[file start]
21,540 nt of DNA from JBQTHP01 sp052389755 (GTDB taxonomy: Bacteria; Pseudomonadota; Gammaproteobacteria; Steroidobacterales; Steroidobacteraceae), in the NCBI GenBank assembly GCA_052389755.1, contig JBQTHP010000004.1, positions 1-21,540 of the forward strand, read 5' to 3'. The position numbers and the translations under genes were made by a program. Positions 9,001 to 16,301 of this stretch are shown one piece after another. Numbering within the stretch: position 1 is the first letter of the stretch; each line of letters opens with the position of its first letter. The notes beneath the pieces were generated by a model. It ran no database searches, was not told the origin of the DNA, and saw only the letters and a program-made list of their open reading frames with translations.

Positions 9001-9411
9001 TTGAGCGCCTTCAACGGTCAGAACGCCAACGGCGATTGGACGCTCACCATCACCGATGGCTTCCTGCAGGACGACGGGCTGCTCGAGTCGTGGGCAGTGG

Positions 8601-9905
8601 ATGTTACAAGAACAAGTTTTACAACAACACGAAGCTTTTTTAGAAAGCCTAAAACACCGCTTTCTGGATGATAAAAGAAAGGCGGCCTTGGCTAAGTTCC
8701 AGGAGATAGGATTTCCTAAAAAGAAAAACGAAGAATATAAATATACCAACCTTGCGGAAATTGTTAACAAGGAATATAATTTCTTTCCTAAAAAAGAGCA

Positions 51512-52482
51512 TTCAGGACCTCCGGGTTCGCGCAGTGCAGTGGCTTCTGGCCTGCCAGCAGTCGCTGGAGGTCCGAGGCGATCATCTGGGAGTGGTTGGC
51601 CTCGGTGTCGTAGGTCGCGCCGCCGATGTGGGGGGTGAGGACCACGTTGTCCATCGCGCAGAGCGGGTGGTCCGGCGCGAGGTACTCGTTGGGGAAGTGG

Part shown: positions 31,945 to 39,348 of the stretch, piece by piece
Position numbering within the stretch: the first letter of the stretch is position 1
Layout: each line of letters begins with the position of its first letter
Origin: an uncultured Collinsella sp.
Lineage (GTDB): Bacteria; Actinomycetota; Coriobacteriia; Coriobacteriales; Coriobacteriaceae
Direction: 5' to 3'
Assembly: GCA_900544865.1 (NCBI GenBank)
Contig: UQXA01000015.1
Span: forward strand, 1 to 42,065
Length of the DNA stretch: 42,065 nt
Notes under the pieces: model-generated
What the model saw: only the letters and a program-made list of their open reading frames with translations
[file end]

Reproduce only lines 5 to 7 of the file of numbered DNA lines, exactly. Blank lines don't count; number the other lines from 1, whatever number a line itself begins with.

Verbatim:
8601 ATGTTACAAGAACAAGTTTTACAACAACACGAAGCTTTTTTAGAAAGCCTAAAACACCGCTTTCTGGATGATAAAAGAAAGGCGGCCTTGGCTAAGTTCC
8701 AGGAGATAGGATTTCCTAAAAAGAAAAACGAAGAATATAAATATACCAACCTTGCGGAAATTGTTAACAAGGAATATAATTTCTTTCCTAAAAAAGAGCA

Positions 51512-52482